Tuesday, April 24, 2012

Gnawing hormones.

Since I started typing on this blog I have only addressed the 'house.' There are many components to a home, however. After we bought our house a dog followed. Duke quickly became the most important thing to us, aside from home improvements, completion of a Master degree and my husband's continued education.  I assumed that the natural progression would be children soon there after.

Now, to back up a bit.

As a teenager I didn't follow the same natural progression in puberty. A gynecologist placed me on hormones to bring on a menses. Months later it never returned. Again I followed the same regiment of hormones which were followed up by birth control.

Fast forward 10 years-

My husband and I decided to go off birth control March 2011. I began to loose my hair and had to chop off long lusturous locks to help combat the hair loss. Unfortunately, again I had trouble with my menstruation or lack thereof. My gynecologist placed me on rounds of progesterone and clomid. Internal and external ultra sounds. Without realizing what clomid was or its effects, I took as directed. I did several cycles through my primary gyno. All were unsuccessful. He could not tell me why I could not menstruate on my own but convinced me to continue with the medications. Over a conversation with coworkers I was enlightened as to what clomid does to the body. I was more than surprised my Doctor had not explained more, nor did I ask. After speaking with family about my issues in July, more family stories began to come out. My Mother also had the same problems, as did other female members of my family. An Aunt of mine had different infertility issues which were unknown but she recommend acupuncture to help with fertility. By October I was spending each week with my acupuncturist. She began educating me on things I never knew or thought to ask. She was unhappy to hear how my gyno was placing me on hormones without being more thorough. She suggested I move onto a fertility specialist.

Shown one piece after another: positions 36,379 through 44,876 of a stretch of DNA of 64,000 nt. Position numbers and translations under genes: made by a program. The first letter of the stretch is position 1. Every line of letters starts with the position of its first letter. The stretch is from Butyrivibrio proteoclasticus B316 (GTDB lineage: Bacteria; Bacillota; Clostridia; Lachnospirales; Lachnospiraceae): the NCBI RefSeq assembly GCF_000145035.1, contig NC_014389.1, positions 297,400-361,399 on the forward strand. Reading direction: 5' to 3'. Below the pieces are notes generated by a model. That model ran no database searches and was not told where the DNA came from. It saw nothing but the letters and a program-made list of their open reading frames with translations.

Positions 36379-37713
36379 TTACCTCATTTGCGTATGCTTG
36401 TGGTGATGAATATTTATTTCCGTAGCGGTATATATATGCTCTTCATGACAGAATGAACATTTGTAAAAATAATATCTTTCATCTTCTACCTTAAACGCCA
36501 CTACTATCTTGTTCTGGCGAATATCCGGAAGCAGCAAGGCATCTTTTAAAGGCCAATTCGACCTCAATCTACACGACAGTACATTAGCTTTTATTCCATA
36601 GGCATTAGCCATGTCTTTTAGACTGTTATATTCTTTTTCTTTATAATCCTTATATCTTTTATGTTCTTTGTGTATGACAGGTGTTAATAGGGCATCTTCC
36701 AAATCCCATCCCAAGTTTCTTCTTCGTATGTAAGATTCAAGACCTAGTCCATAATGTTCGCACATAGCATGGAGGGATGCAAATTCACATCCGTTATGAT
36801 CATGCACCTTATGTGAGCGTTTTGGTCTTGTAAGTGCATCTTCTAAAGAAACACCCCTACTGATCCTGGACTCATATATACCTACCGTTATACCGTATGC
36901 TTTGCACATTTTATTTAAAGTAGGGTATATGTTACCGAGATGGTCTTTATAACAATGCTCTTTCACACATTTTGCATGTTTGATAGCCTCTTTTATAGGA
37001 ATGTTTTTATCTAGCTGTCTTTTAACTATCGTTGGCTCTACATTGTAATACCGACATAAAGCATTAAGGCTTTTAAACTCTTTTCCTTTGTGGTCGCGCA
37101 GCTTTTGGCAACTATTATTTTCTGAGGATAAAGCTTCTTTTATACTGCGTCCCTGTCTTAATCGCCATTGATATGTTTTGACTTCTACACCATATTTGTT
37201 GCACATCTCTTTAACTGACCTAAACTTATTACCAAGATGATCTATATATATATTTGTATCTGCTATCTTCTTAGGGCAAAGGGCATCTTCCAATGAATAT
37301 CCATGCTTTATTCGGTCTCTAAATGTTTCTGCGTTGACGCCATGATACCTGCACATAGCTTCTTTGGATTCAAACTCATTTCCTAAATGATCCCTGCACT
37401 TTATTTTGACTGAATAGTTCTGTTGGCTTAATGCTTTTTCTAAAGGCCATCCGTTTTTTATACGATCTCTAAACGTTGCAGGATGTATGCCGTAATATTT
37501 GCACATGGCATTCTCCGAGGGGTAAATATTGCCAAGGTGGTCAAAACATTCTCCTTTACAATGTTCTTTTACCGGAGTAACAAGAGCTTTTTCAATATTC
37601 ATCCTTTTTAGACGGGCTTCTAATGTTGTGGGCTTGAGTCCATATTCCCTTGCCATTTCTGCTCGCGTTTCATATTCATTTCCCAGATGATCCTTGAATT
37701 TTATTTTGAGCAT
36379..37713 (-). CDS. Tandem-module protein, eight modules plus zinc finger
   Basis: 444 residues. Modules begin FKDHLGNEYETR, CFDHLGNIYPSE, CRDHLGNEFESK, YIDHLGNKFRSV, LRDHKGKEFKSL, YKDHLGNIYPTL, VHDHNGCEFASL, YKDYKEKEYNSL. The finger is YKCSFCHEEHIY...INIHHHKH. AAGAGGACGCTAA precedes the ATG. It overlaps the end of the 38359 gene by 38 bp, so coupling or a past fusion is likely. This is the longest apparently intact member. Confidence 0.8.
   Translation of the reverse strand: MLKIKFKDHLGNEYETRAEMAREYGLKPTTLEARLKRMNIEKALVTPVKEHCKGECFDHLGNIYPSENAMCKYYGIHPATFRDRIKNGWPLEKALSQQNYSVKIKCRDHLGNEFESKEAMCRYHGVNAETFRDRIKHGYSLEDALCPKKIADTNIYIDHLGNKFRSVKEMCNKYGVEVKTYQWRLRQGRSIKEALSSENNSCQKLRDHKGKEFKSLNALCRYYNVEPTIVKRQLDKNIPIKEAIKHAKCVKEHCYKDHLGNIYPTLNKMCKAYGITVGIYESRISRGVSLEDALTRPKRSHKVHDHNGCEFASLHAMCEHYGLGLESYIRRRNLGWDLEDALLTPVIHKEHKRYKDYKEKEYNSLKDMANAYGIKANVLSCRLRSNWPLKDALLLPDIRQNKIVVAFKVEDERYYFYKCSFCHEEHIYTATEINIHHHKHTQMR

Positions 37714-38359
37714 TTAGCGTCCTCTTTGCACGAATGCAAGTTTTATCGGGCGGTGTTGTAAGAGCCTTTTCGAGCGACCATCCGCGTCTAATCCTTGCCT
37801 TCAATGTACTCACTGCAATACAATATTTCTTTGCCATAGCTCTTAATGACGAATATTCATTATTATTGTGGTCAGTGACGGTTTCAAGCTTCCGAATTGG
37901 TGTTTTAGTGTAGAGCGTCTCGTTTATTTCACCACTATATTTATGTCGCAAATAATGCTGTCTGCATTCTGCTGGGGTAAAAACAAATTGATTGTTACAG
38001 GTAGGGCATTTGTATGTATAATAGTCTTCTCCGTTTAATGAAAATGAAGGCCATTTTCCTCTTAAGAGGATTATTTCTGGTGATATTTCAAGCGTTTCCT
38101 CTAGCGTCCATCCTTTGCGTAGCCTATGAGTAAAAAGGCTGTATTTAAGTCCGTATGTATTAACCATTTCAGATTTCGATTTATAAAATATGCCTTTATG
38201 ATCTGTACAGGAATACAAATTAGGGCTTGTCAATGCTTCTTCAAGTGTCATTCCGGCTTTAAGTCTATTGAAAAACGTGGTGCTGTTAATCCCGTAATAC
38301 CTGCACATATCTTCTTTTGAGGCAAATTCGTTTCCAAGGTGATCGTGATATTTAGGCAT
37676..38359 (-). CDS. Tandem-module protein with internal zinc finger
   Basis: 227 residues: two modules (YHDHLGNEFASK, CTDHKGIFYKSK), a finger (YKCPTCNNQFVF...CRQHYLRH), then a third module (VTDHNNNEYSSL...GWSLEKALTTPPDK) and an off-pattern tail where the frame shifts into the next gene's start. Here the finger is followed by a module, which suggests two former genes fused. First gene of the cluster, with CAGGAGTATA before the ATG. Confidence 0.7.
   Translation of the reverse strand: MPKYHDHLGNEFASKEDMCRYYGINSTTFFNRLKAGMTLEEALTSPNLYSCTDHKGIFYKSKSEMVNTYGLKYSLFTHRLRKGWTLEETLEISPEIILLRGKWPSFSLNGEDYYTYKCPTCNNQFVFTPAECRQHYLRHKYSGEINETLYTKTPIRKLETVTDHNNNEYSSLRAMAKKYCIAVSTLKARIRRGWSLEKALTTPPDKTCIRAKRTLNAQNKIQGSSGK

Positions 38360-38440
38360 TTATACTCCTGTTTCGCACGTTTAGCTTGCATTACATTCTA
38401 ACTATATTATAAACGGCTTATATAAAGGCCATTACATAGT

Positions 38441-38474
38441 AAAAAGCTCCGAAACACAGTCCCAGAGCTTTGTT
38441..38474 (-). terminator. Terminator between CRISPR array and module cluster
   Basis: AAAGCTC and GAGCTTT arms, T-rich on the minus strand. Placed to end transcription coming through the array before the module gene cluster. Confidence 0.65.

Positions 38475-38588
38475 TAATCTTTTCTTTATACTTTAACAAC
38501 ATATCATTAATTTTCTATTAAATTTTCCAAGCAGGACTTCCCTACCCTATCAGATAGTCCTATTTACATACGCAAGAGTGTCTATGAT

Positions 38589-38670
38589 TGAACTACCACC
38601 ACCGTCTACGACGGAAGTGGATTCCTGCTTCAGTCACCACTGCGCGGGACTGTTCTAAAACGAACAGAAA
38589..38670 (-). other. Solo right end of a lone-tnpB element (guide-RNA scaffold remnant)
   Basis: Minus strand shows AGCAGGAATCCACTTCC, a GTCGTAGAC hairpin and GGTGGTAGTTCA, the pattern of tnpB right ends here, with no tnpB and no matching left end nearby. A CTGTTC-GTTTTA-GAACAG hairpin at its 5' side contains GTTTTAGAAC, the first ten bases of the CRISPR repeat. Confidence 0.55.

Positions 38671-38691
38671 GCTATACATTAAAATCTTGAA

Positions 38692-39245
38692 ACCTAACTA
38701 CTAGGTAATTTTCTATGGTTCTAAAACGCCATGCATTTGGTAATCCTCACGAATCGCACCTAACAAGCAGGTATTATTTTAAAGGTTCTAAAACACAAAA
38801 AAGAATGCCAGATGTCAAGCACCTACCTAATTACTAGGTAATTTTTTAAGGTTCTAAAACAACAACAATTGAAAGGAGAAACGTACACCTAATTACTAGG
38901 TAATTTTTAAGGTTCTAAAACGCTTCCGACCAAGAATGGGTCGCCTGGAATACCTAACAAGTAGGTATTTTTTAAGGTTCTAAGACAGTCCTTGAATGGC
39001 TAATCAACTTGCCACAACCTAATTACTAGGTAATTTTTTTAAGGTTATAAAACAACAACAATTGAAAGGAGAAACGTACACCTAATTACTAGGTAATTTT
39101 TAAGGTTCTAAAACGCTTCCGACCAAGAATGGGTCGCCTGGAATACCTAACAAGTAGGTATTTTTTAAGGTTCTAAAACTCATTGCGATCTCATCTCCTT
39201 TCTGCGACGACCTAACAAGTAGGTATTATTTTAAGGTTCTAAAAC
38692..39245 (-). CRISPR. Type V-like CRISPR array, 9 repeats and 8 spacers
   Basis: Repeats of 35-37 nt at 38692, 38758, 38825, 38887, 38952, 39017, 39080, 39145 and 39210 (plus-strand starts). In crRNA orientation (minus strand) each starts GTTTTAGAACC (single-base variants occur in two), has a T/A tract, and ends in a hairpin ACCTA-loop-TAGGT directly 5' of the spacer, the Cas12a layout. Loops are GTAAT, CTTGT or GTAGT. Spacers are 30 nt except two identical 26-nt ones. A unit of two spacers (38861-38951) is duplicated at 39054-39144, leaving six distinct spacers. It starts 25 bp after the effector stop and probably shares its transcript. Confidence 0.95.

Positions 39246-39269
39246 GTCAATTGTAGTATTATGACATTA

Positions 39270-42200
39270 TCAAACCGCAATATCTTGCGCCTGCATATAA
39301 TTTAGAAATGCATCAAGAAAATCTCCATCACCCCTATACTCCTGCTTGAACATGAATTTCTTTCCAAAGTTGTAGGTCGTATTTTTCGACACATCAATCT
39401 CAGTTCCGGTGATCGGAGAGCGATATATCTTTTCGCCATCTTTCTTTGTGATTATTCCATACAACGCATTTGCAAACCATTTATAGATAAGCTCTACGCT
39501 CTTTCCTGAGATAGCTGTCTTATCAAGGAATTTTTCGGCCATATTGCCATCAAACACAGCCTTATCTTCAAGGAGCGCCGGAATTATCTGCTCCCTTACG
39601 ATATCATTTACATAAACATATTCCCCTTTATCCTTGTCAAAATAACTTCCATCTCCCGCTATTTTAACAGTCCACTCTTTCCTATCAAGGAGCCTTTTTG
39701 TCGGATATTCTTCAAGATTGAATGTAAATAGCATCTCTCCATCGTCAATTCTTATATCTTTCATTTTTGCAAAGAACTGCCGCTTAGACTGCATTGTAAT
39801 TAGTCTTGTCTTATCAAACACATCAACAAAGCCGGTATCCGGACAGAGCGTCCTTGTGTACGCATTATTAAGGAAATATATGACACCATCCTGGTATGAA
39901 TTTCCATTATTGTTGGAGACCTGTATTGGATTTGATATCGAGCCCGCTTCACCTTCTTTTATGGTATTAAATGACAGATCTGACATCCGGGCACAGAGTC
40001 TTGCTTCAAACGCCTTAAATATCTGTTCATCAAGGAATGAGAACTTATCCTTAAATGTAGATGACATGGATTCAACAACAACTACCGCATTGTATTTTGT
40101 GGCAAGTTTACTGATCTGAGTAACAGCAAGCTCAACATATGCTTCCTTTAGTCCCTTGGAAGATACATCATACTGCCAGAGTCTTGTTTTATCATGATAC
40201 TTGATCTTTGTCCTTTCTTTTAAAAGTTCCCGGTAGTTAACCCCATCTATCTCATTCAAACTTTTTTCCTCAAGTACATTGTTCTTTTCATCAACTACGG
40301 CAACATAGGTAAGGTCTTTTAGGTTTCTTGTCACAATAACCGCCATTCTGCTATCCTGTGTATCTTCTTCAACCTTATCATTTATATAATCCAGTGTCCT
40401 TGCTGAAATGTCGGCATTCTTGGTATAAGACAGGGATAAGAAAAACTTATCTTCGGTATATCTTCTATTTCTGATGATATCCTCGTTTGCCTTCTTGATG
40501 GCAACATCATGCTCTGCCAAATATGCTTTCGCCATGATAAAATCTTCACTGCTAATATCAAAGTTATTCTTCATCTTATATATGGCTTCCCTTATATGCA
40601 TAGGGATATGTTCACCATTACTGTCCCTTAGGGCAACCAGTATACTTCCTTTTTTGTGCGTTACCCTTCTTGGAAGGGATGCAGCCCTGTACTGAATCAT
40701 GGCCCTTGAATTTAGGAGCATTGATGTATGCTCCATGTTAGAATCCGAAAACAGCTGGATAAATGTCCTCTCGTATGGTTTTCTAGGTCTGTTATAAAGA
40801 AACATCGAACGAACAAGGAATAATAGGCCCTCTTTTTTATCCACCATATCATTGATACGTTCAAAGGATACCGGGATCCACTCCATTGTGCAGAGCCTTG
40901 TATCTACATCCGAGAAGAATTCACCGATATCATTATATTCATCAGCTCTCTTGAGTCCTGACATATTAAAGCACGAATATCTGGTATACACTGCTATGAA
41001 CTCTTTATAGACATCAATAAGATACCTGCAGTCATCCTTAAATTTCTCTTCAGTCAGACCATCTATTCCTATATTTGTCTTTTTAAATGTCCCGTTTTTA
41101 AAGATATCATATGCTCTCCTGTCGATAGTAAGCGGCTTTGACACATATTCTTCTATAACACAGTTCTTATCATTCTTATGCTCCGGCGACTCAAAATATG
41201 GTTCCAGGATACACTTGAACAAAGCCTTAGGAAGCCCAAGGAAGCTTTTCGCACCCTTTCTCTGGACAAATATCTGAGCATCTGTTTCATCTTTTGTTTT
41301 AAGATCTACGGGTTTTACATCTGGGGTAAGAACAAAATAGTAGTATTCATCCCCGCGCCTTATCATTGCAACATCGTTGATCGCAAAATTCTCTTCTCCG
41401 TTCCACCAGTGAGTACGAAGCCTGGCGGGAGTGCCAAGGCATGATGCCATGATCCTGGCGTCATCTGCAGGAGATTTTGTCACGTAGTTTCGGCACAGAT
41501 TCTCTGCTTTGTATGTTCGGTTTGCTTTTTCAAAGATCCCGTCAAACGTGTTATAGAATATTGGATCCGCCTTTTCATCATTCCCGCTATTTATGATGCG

I was skeptical at first. For one, I am only 26 and thought maybe over time I would menstruate. I work for a, um, very large organized religion organization. They do not acknowledge certain medical practices that are 'un natural.' After probing my insurance I realized I was in fact covered to meet with a fertility specialist. IVF was the only thing not covered.

The day after Thanksgiving, my husband and I attended our initial meeting with Dr. Gocial at RMA of Philadelphia. Immediately after reviewing my charts and file I was diagnosed hypo/hypo. Hypogonadism/hypothalamusism, google if for the exact definition. But basically I have a hormonal imbalance. (My husband probably could have called that) Dr. Gocial began me with a round of Progesterone and estrogen to bring on menstration. He then placed me on clomid to help with fertility. Unfortunately, the clomid had an adverse affect to my body. It made my lining too thin. That cyclye became a wash. Necxt cycle he would move on to gonadatropins, injectable horomones. (Bravelle)